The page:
“The genius of passive house design is that it recognizes the building itself—its skeleton and skin—as technology,” Simke wrote. “Powered by modern building science, energy modeling, and advanced analysis of the thermal properties of building structures, passive home architecture sits squarely in the realm of information technology and science-based innovation. This is a potential game-changer for buildings’ role in the clean energy transition.”
Five years later, the Passive House movement is rising across the United States, as architects seek to move their design proposals toward zero carbon. The Passive House Institute of the Unites States (Phius), the body that oversees passive building standards in the United States, has certified more than 7.4 million square feet of passive building projects to date, as well as more than 1,700 passive building consultants.
As our editorial points out, the 7.4 million square feet of passive building space takes many different forms. Last year, we reported on the construction of the world’s largest passive office building in Boston, while also highlighting a retrofit project for the 19th century passive house in Chicago. Earlier this year, meanwhile, Massachusetts announced two stimulus programs to encourage apartment buildings to be designed and built to the passive house standard.
Although diverse in size, condition, and location, these projects are united by common passive construction principles: thermal control (through high-performance enclosures and thermal bridge removal), air control (through sealing and balanced ventilation), and radiation control (through high performance enclosures and thermal bridge removal). By high performance glazing, shading and daylighting) and humidity control (by controlling material moisture and air humidity).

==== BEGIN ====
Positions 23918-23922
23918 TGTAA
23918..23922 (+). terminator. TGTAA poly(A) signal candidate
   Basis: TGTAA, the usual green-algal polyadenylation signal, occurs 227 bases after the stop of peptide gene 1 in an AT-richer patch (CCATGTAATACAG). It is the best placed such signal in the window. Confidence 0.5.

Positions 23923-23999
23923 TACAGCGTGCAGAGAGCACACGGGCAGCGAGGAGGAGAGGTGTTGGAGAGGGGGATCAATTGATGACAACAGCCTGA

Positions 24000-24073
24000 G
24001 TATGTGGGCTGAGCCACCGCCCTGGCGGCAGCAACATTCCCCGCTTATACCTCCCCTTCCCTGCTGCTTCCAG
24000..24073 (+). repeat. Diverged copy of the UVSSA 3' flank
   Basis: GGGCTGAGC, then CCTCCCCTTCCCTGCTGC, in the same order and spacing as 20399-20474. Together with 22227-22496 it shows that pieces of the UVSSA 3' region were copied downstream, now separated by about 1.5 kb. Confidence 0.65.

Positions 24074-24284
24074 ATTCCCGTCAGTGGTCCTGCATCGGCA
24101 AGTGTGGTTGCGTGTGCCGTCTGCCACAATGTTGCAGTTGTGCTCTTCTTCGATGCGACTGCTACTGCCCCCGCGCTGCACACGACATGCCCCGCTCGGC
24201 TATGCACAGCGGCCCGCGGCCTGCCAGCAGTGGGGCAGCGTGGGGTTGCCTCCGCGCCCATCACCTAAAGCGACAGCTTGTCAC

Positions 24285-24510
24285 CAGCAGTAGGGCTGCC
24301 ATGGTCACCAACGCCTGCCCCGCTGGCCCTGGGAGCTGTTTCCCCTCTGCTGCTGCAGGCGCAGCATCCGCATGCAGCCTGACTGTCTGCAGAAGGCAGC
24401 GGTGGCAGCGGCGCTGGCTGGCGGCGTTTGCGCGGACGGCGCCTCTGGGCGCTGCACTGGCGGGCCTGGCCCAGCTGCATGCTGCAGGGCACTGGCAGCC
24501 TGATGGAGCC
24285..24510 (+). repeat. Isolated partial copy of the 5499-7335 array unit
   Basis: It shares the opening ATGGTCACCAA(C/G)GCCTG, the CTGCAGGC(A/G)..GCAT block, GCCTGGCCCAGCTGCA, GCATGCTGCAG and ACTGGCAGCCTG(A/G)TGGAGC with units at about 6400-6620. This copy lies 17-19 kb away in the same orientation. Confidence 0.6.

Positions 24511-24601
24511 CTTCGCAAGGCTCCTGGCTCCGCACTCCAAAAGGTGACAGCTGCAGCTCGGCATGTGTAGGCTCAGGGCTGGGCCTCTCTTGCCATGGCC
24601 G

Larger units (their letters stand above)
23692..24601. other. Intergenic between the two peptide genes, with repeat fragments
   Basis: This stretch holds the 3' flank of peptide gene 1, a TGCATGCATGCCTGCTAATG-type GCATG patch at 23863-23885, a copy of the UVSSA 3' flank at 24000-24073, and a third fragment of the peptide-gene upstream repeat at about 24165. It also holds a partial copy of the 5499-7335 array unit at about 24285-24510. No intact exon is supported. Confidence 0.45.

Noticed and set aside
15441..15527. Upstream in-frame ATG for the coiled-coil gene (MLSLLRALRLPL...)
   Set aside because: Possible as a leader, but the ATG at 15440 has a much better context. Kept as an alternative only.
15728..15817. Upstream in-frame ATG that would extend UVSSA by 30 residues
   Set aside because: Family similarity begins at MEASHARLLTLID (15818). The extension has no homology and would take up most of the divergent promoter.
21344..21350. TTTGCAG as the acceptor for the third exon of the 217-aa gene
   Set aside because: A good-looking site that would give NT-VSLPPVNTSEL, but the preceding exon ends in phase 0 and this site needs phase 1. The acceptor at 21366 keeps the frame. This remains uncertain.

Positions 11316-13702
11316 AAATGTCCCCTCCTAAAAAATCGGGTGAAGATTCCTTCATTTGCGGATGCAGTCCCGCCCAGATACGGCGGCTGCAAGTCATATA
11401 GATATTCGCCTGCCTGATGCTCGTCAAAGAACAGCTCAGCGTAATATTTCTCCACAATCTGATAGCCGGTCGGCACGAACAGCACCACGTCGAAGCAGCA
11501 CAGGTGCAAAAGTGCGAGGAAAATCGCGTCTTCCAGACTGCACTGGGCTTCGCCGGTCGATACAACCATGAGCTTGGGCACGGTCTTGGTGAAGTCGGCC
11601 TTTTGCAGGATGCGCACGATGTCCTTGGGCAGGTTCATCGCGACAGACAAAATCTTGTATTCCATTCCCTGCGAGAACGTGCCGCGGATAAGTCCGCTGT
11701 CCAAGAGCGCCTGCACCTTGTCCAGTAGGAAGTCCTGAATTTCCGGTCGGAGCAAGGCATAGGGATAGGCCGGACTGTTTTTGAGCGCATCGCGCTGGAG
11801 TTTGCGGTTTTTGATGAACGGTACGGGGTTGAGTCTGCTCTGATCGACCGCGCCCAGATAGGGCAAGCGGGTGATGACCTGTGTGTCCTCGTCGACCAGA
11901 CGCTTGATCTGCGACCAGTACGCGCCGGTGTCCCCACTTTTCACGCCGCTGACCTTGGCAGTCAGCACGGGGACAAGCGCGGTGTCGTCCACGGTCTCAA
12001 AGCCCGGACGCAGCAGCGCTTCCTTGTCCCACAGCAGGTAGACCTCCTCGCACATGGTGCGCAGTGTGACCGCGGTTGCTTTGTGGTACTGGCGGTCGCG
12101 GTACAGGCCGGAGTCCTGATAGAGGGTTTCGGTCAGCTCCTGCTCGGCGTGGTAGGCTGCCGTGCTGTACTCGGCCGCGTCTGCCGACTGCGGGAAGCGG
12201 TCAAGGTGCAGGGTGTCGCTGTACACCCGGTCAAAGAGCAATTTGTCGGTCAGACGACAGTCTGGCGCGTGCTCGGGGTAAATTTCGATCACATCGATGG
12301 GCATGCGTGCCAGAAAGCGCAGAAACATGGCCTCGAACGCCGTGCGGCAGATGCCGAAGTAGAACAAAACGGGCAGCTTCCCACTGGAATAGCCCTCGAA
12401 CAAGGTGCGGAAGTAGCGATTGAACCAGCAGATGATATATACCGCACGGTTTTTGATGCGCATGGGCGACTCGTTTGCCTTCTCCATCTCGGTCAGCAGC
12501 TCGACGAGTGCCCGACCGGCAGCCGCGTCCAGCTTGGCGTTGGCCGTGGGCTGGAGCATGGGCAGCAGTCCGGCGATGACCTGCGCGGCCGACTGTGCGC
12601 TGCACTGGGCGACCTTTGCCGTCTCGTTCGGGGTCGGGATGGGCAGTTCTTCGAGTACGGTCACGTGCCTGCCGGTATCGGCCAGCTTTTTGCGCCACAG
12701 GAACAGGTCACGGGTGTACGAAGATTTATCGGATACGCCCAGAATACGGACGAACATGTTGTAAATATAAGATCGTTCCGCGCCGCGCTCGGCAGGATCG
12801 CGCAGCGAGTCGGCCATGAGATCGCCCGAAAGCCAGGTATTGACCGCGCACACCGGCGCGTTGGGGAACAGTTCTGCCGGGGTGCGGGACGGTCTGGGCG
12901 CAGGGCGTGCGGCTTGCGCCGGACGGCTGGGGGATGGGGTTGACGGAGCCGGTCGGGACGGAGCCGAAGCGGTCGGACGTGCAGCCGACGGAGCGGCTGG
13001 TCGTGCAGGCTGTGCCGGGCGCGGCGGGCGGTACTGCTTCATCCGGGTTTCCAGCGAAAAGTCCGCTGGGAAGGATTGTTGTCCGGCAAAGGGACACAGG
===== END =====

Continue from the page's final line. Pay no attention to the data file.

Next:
To facilitate the design of approved passive construction projects, employers are increasingly seeking the expertise of those with experience, or certification, in passive construction principles. To prove it, we’re using our Job Highlights series this week to explore an open opportunity for a passive home building project manager at Brooklyn-based CO Adaptive.
CO Adaptive is now celebrating its 10th anniversary, and describes itself as “enthusiastic about modifying existing building stock for energy efficiency and resilience using passive house design methodology.” For the project manager position, the company hopes to find an individual who can “connect the dots” between the engineering team, site team, and customers, as well as source, sequence, and coordinate the logistics of material procurement.
“During the design process, we are attentive to the functionality, durability and embodied energy of materials to create buildings that reduce carbon emissions and remain for decades to come,” the company says. “We believe it is our responsibility as architects to understand the design of a single building as part of an overall system whose parts have an impact on the environment in which they sit, and there is a global cost to every decision that is made.”
Full details of the latest CO Adaptive job opportunity can be found here on Archinect Jobs. Stay tuned for the most exciting curated jobs in the future, and be sure to keep your eyes peeled for more exciting opportunities at Archinect’s leading job board. Recent editions of our Career Highlights series have seen career opportunities for an Architect/Design Thinker at Terreform ONE, an Airport Terminal Planner in Corgan, and a Graphics Designer at WholeTree Structures.